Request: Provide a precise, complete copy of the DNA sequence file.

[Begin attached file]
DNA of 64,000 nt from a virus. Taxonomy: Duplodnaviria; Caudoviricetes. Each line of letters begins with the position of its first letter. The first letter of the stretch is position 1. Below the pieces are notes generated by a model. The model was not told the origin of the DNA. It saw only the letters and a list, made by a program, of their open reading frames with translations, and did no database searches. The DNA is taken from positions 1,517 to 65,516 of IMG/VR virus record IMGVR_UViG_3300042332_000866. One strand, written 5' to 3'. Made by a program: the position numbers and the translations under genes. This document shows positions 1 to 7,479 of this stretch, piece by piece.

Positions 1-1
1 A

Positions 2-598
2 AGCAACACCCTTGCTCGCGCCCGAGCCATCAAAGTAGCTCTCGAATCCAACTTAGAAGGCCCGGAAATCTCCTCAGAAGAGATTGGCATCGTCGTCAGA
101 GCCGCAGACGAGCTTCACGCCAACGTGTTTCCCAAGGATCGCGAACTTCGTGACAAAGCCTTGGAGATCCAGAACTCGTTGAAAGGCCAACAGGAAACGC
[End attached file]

DNA of 64,000 nt from a virus. Taxonomy: Duplodnaviria; Caudoviricetes. Each line of letters begins with the position of its first letter. The first letter of the stretch is position 1. Below the pieces are notes generated by a model. The model was not told the origin of the DNA. It saw only the letters and a list, made by a program, of their open reading frames with translations, and did no database searches. The DNA is taken from positions 1,517 to 65,516 of IMG/VR virus record IMGVR_UViG_3300042332_000866. One strand, written 5' to 3'. Made by a program: the position numbers and the translations under genes. This document shows positions 1 to 7,479 of this stretch, piece by piece.

Positions 1-1
1 A

Positions 2-598
2 AGCAACACCCTTGCTCGCGCCCGAGCCATCAAAGTAGCTCTCGAATCCAACTTAGAAGGCCCGGAAATCTCCTCAGAAGAGATTGGCATCGTCGTCAGA
101 GCCGCAGACGAGCTTCACGCCAACGTGTTTCCCAAGGATCGCGAACTTCGTGACAAAGCCTTGGAGATCCAGAACTCGTTGAAAGGCCAACAGGAAACGC